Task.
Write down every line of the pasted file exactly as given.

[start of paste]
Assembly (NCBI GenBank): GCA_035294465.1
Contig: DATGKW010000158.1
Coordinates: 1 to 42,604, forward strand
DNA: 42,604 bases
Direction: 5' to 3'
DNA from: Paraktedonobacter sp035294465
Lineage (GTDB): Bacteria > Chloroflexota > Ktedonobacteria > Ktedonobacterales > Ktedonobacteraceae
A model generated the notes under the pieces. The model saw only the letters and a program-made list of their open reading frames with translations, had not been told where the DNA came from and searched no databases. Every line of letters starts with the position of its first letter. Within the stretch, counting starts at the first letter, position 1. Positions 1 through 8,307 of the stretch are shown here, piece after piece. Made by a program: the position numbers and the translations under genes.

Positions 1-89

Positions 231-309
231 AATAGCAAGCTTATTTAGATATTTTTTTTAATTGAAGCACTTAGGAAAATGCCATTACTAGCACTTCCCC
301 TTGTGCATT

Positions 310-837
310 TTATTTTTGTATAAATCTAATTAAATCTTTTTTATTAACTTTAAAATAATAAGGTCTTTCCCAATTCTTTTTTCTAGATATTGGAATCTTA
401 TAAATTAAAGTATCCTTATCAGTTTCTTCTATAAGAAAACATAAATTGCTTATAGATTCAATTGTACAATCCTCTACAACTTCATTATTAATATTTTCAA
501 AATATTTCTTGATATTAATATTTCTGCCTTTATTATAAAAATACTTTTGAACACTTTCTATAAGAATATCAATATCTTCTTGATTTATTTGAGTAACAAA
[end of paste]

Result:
Assembly (NCBI GenBank): GCA_035294465.1
Contig: DATGKW010000158.1
Coordinates: 1 to 42,604, forward strand
DNA: 42,604 bases
Direction: 5' to 3'
DNA from: Paraktedonobacter sp035294465
Lineage (GTDB): Bacteria > Chloroflexota > Ktedonobacteria > Ktedonobacterales > Ktedonobacteraceae
A model generated the notes under the pieces. The model saw only the letters and a program-made list of their open reading frames with translations, had not been told where the DNA came from and searched no databases. Every line of letters starts with the position of its first letter. Within the stretch, counting starts at the first letter, position 1. Positions 1 through 8,307 of the stretch are shown here, piece after piece. Made by a program: the position numbers and the translations under genes.

Positions 1-89

Positions 231-309
231 AATAGCAAGCTTATTTAGATATTTTTTTTAATTGAAGCACTTAGGAAAATGCCATTACTAGCACTTCCCC
301 TTGTGCATT

Positions 310-837
310 TTATTTTTGTATAAATCTAATTAAATCTTTTTTATTAACTTTAAAATAATAAGGTCTTTCCCAATTCTTTTTTCTAGATATTGGAATCTTA
401 TAAATTAAAGTATCCTTATCAGTTTCTTCTATAAGAAAACATAAATTGCTTATAGATTCAATTGTACAATCCTCTACAACTTCATTATTAATATTTTCAA
501 AATATTTCTTGATATTAATATTTCTGCCTTTATTATAAAAATACTTTTGAACACTTTCTATAAGAATATCAATATCTTCTTGATTTATTTGAGTAACAAA